Inyo National Forest

Inyo National Forest (Inyo means “dwelling place of the Great Spirit”) is 2 million acres of scenic, multipurpose land where deserts and mountains collide, located on the Nevada-California border. Half of the forest is reserved as designated wilderness (no logging or development allowed). The half of the forest that isn’t wilderness is used for recreation, range, timber, minerals, and watershed.

A lake in Inyo National Forest
A picturesque lake in Inyo National Forest – Photo by Walther Nunez on Unsplash

If you’re seeking a vertical challenge, Inyo National Forest may have the terrain to satisfy your needs. Stretching from 4,000 feet above sea level in Owens Valley to 14,494 feet at Mt. Whitney, the tallest mountain in the contiguous United States! The majority of the forest lies on the eastern slope of Nevada, and the rest in California, giving the terrain a sweeping variety of valleys, hills, streams, and flats.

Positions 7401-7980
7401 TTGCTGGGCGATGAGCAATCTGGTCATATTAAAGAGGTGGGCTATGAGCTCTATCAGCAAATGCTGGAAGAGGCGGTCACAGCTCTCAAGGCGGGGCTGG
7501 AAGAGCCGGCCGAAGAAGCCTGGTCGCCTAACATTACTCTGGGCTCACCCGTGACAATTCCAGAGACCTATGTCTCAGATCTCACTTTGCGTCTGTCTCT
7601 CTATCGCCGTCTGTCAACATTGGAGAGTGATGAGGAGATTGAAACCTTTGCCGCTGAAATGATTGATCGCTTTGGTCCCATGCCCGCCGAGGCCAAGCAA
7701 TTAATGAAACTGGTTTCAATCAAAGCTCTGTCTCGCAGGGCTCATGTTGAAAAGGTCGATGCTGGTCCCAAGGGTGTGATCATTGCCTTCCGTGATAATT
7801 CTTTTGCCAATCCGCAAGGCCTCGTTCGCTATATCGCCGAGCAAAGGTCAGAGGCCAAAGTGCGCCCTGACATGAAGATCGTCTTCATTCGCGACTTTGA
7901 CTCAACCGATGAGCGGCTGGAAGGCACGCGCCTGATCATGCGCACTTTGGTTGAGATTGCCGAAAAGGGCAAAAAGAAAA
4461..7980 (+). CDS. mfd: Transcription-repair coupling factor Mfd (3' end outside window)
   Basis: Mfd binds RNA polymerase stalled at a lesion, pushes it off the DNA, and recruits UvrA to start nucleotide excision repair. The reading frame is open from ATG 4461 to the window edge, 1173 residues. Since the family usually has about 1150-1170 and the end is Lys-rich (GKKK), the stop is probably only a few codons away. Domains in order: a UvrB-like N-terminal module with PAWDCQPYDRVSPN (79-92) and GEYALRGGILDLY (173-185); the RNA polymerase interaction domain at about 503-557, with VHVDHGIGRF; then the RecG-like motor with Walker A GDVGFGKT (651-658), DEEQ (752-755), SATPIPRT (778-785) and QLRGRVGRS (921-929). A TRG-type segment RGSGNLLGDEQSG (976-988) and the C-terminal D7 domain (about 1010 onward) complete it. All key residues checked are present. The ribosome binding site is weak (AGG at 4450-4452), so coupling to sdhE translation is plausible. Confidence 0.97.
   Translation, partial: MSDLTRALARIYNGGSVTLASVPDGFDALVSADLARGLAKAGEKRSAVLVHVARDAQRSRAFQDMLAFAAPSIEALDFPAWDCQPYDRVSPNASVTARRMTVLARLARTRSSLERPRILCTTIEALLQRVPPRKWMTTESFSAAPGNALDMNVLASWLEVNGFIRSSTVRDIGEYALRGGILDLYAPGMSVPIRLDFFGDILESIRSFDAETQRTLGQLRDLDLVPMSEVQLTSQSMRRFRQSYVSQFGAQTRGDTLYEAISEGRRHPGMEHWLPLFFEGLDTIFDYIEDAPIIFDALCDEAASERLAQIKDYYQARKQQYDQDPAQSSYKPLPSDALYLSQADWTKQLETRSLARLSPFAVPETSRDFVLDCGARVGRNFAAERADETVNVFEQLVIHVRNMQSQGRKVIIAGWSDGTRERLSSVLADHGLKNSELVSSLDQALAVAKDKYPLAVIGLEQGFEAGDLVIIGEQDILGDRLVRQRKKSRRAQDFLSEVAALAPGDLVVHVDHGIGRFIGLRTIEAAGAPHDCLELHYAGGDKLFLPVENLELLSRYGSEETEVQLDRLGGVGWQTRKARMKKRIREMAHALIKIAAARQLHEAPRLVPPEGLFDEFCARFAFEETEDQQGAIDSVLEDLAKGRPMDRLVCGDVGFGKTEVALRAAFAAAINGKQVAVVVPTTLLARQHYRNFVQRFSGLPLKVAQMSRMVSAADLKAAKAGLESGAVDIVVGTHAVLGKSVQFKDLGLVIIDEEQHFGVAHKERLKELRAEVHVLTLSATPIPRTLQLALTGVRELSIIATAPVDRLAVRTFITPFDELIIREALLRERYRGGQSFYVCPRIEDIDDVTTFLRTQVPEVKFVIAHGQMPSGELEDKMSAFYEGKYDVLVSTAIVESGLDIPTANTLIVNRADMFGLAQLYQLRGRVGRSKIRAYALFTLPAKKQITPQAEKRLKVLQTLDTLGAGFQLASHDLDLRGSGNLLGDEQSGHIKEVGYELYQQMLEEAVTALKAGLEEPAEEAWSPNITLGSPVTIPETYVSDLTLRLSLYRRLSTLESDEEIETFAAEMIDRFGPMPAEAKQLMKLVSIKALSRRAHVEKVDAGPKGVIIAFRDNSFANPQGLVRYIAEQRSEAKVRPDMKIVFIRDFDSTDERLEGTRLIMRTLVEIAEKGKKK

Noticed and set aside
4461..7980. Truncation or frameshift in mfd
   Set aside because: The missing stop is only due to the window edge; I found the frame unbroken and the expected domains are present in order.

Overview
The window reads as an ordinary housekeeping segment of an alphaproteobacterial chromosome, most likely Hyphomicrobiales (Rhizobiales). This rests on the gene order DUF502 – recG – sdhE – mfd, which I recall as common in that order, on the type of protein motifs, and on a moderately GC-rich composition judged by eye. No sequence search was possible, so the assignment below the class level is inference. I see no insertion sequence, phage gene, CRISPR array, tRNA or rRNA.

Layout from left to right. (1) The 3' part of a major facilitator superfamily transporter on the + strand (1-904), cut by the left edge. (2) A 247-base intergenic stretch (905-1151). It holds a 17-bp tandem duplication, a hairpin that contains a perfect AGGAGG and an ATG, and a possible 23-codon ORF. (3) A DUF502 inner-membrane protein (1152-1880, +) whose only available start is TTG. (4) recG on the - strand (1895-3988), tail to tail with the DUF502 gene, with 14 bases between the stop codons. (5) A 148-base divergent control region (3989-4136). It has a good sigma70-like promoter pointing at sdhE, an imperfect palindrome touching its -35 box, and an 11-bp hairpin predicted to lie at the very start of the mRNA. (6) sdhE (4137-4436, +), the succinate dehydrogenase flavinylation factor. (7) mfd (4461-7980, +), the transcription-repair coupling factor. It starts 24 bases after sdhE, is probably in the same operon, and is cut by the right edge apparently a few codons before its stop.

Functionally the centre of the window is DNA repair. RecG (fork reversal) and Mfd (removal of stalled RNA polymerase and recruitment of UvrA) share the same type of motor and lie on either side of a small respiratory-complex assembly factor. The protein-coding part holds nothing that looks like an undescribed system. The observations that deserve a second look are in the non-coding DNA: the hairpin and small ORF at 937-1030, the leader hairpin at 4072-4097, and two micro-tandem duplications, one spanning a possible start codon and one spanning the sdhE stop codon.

About Inyo National Forest

Naturalists come from all across the United States to visit Inyo National Forest because of its rare endemic species. Yes, you’ll find more than swallowtail butterflies and mariposa lilies here (although you’ll find those too). You may be lucky enough to spy a sierra marten (Martes caurina sierra) or an Inyo Mountains salamander (Batrachoseps campi). As you may have already deduced from the names, these two species reside in Inyo, and only Inyo, making them incredibly rare and precious animals.

A marten is a creature from the Mustelidae family, the same group as badgers, wolverines, and minks. If you’ve never seen one, just imagine a kitten-ferret with the tail of a fox and a coat of brown and gold. No, somehow these are not Pokémon, they are real creatures!

The greater population of martens called the American pines martens extends all the way from Mexico to Canada, but the Inyo martens only inhabit the Inyo National Forest area, so biologists have to work hard to monitor this tiny population closely. It is because of these efforts that in 2017 park officials realized that the population had declined and needed to be declared endangered.

For the latest reports of endangered animals and plants in Inyo National Forest, click here.  

The moon over Inyo National Forest